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## Constraining Angular Motion of Ball Joint

Hello,

I'm creating a motion skeleton to model a motion platform similar to this:

As you can see, there are ball joint end rods that connect the motor arms to the platform. I was able to model them using ball joints, but by doing so, I am unable to limit the rod from deviating off the same plane of motion as the motor arms (does that make sense??).

I found a similar topic: https://community.ptc.com/t5/3D-Part-Assembly-Design/Constrain-Angular-Travel-of-Ball-Joint/td-p/185.... No one was able to give a solution but someone mentioned how I could use two perpendicular pins to control the range of motion between two perpendicular planes. I've been trying for a while to get it to work but I keep failing. Does anyone know how to accomplish this?

Thank you!

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## Re: Constraining Angular Motion of Ball Joint

Glad it worked out.  It sounds like you had a good learning experience; for me, it affirmed that avoiding motion skeletons is the way to go.

If you are interested, I attached a toy model with the simple ball joints (gray) and the more complicated 3-pin-joint construction which allows angular limits in 2 directions (green):

7 REPLIES 7

## Re: Constraining Angular Motion of Ball Joint

Ball joint connections allow you to specify a "cone angle" type of motion limit.  Does that not work for you?

Can you post a sketch explaining the constraints you require?

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## Re: Constraining Angular Motion of Ball Joint

I attached a basic screenshot of the skeleton model. Please compare it to the youtube video in the original post if you can. Essentially there are 4 rod end ball joints (like these) that connect the motor arms to the platform. They give the platform some rotational wiggle room when the platform swivels, but don't allow for extreme angles due to how their connection with the motor arms are.

The first screenshot is a standard orientation for the table. The second is an example of the extreme rotation that occurs because the skeleton model's ball joints cannot be constrained, which is obviously not desired. You can see in the video that the supports move in the same plane as the motor arms, but only have so much room to move to the left and right of that plane.

Essentially I'm asking how the best way to simulate the ball joint rod ends in a motion skeleton. Does that make sense?

## Re: Constraining Angular Motion of Ball Joint

Sorry I didn't see your first question. I tried using the cone axis but it only lets me use an assembly reference for a link that is connected to the link with a ball joint rather than an assembly plane, like a pin's rotation constraint can be done (i.e. in the bottom left ball joint in the first screenshot, the component reference is the longest arm, and the assembly reference is the short arm connected to that joint).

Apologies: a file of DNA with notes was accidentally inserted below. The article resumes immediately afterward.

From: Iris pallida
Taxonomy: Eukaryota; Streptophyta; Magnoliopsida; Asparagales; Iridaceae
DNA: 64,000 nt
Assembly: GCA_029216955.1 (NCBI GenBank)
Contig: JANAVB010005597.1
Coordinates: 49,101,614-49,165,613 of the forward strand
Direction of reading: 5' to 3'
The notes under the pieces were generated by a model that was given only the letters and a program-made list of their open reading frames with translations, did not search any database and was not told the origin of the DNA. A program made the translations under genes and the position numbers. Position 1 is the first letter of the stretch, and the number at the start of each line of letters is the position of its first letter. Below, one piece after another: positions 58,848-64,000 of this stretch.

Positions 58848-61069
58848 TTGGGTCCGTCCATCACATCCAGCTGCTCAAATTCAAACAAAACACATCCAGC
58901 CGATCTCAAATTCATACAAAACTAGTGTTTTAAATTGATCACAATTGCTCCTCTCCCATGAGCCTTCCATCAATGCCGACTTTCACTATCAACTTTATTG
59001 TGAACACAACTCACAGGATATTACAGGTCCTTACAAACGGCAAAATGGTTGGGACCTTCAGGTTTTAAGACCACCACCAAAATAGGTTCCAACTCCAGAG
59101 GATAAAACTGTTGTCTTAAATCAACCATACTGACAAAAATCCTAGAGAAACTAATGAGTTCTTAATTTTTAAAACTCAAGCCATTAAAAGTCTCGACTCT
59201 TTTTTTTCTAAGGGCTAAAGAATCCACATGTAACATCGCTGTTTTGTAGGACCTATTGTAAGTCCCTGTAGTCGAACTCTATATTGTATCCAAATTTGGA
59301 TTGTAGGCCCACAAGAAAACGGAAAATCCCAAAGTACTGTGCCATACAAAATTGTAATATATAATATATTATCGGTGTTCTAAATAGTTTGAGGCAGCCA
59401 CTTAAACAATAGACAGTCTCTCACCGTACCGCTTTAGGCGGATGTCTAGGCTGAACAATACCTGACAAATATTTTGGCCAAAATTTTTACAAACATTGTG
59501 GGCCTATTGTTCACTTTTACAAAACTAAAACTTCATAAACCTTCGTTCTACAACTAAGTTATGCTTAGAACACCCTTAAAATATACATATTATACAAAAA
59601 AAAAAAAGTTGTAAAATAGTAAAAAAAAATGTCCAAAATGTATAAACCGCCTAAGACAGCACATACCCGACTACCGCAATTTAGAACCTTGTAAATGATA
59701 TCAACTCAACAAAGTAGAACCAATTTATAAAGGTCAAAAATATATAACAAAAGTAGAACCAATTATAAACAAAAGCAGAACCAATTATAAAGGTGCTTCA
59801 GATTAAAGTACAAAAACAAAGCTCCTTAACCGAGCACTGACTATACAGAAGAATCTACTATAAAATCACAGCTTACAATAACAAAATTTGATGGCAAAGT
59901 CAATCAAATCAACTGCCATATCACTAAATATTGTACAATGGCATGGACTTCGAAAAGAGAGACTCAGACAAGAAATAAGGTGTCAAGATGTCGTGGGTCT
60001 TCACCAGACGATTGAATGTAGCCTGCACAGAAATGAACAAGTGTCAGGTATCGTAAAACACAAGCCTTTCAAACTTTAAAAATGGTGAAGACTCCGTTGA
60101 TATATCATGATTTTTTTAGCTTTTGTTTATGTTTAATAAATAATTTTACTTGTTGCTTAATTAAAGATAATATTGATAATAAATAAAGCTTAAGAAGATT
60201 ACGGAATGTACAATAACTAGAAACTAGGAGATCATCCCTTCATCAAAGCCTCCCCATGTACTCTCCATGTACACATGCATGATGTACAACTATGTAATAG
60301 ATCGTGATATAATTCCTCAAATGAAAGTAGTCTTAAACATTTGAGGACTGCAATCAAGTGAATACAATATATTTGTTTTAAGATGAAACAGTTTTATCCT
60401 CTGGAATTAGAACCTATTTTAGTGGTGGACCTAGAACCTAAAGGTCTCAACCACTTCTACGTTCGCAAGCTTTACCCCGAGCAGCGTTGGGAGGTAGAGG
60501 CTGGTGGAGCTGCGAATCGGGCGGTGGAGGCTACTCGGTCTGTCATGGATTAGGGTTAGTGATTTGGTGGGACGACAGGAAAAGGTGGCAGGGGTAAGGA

## Re: Constraining Angular Motion of Ball Joint

Here's the file if any body wants to take a look!

## Re: Constraining Angular Motion of Ball Joint

Sorry, I can't help much because I can't open your files (> Creo 4?)

Also, any reason for using motion skeletons?  I consider them to be obsolete technology kept for legacy users.

I wouldn't use them, and so maybe there are limitations there that don't exist if constructing mechanisms in assembly context?

The cone angle seems to work well to simulate the physical limits of the ball end shaft hitting the edges of the mating socket.  I imagine some ball joint designs allow/restrict more motion in one direction - in that case, you would need something more like elliptical cone, which does not exist in Creo.  So, you end up constructing a kinematic ball joint out of 3 mutually perpendicular pin joints and place the angular limits on each axis' motion...

## Re: Constraining Angular Motion of Ball Joint

Ah sorry about the files, I'm using 6.0.

I'm actually a college student and very new to creo. Recently the class I am in introduced skeleton models for kinematic studies so I thought I would use them for this project. I mainly wanted to use it to play with the lengths of each feature to get an idea for how all the components move in relation to each other, not necessarily modeling parts directly through the skeleton.

I like the idea of using perpendicular pins, however, when you assign a sketch link as a pin joint, you can no longer assign that link for any other joint, thus why I'm stuck using a ball joint. If you have a solution for that then that would be cool!

Anyways, I resorted to giving up on the skeleton and downloading a rod end from grabcad. Eventually, after placing enough datum features, I properly set the cone angle relatively easily.

## Re: Constraining Angular Motion of Ball Joint

Glad it worked out.  It sounds like you had a good learning experience; for me, it affirmed that avoiding motion skeletons is the way to go.

If you are interested, I attached a toy model with the simple ball joints (gray) and the more complicated 3-pin-joint construction which allows angular limits in 2 directions (green):

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